BMA250 is a small, thin, ultralow power, 3-axis accelerometer with high resolution (13-bit) measurement at up to ±16 g. Digital output data is formatted as a 16-bit two’s complement and is accessible through the I2C digital interface. It measures the static acceleration of gravity in tilt-sensing applications, as well as dynamic acceleration resulting from motion or shock. Its high resolution (3.9 mg/LSB) enables measurement of inclination changes less than 1.0°.
In this tutorial, we are going to measure the acceleration in all three perpendicular axis using BMA250 and Raspberry Pi. The sensor has been programmed in python language.
Step 1: Hardware Required:
The materials that we need for accomplishing our goal includes the following hardware components:
2. Raspberry Pi
3. I2C Cable
5. Ethernet Cable
Step 2: Hardware Hookup:
The hardware hookup section basically explains the wiring connections required between the sensor and the raspberry pi. Ensuring correct connections is the basic necessity while working on any system for the desired output. So, the requisite connections are as follows:
The BMA250 will work over I2C. Here is the example wiring diagram, demonstrating how to wire up each interface of the sensor.
Out-of-the-box, the board is configured for an I2C interface, as such, we recommend using this hookup if you’re otherwise agnostic. All you need is four wires!
Only four connections are required Vcc, Gnd, SCL and SDA pins and these are connected with the help of I2C cable.
These connections are demonstrated in the pictures above.
Step 3: Python Code for Acceleration Measurement:
The advantage of using raspberry pi is, that it provides you the flexibility of the programming language in which you want to program the board in order to interface the sensor with it. Harnessing this advantage of this board, we are demonstrating here it’s programming in the python. Python is one of the easiest programming languages with easiest syntax. The python code for BMA250 can be downloaded from our GitHub community that is Dcube Store
As well as for the ease of the users, we are explaining the code here also:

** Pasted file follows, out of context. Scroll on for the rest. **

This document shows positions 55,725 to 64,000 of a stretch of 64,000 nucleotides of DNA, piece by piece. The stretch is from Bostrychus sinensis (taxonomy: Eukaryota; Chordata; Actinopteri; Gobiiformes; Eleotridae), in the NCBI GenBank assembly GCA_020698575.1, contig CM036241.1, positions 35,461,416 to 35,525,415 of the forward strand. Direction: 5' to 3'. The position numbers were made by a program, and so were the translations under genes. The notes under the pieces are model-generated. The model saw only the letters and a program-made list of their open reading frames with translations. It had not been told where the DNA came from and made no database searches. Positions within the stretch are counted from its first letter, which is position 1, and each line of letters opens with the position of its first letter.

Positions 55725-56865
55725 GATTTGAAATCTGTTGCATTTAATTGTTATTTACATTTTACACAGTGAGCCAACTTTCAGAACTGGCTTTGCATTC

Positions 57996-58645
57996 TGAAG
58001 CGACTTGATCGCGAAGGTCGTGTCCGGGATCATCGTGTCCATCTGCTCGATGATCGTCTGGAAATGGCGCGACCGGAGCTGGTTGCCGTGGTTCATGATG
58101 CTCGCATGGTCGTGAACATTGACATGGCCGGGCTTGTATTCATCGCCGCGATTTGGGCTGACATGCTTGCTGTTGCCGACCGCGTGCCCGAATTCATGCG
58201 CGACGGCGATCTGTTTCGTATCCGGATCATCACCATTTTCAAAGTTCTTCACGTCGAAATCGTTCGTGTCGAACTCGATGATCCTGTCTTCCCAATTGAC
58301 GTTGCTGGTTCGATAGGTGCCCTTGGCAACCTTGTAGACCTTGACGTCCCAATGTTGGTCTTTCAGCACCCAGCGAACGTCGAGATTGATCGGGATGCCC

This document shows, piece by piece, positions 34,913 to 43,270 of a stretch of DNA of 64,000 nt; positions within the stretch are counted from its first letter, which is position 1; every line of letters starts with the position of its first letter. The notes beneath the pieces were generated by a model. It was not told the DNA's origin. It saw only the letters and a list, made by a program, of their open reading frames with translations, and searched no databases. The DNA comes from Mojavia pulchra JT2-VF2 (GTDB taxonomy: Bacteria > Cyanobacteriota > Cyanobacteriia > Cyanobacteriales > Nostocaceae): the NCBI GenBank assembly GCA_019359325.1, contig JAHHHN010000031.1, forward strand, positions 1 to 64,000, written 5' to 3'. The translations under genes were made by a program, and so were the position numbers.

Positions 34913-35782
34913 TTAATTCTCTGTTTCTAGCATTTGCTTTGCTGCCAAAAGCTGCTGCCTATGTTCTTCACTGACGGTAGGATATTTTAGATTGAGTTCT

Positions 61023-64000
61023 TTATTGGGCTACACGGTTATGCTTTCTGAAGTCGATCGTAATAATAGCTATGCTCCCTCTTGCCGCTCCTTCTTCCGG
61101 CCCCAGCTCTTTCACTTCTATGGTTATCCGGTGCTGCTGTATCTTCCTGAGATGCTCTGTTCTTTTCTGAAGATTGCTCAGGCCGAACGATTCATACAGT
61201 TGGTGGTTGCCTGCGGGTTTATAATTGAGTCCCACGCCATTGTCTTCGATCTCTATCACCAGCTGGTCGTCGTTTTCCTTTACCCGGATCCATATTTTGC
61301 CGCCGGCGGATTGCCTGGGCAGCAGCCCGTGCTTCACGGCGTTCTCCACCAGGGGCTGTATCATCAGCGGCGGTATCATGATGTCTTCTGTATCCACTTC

As the first step of coding, you need to download the SMBus library in case of python because this library supports the functions used in the code. So, to download the library you can visit the following link:
You can copy the working code from here also:
# Distributed with a free-will license. # Use it any way you want, profit or free, provided it fits in the licenses of its associated works. # BMA250 # This code is designed to work with the BMA250_I2CS I2C Mini Module available from ControlEverything.com. # https://www.controleverything.com/content/Accelorometer?sku=BMA250_I2CS#tabs-0-product_tabset-2 import smbus import time # Get I2C bus bus = smbus.SMBus(1) # BMA250 address, 0x18(24) # Select range selection register, 0x0F(15) # 0x03(03) Set range = +/-2g bus.write_byte_data(0x18, 0x0F, 0x03) # BMA250 address, 0x18(24) # Select bandwidth register, 0x10(16) # 0x08(08) Bandwidth = 7.81 Hz bus.write_byte_data(0x18, 0x10, 0x08) time.sleep(0.5) # BMA250 address, 0x18(24) # Read data back from 0x02(02), 6 bytes # X-Axis LSB, X-Axis MSB, Y-Axis LSB, Y-Axis MSB, Z-Axis LSB, Z-Axis MSB data = bus.read_i2c_block_data(0x18, 0x02, 6) # Convert the data to 10 bits xAccl = (data * 256 + (data & 0xC0)) / 64 if xAccl > 511 : xAccl -= 1024 yAccl = (data * 256 + (data & 0xC0)) / 64 if yAccl > 511 : yAccl -= 1024 zAccl = (data * 256 + (data & 0xC0)) / 64 if zAccl > 511 : zAccl -= 1024 # Output data to screen print "Acceleration in X-Axis : %d" % xAccl print "Acceleration in Y-Axis : %d" % yAccl print "Acceleration in Z-Axis : %d" % zAccl
The code is executed using the following command:
$> python BMA250.py
gt; python BMA250.py
The output of the sensor is shown in the picture above for the reference of the user.
Step 4: Applications:
Accelerometers like BMA250 mostly find their application in the games and display profile switching. This sensor module is also employed in the advanced power management system for mobile applications. BMA250 is a triaxial digital acceleration sensor which is incorporated with an intelligent on-chip motion-triggered interrupt controller.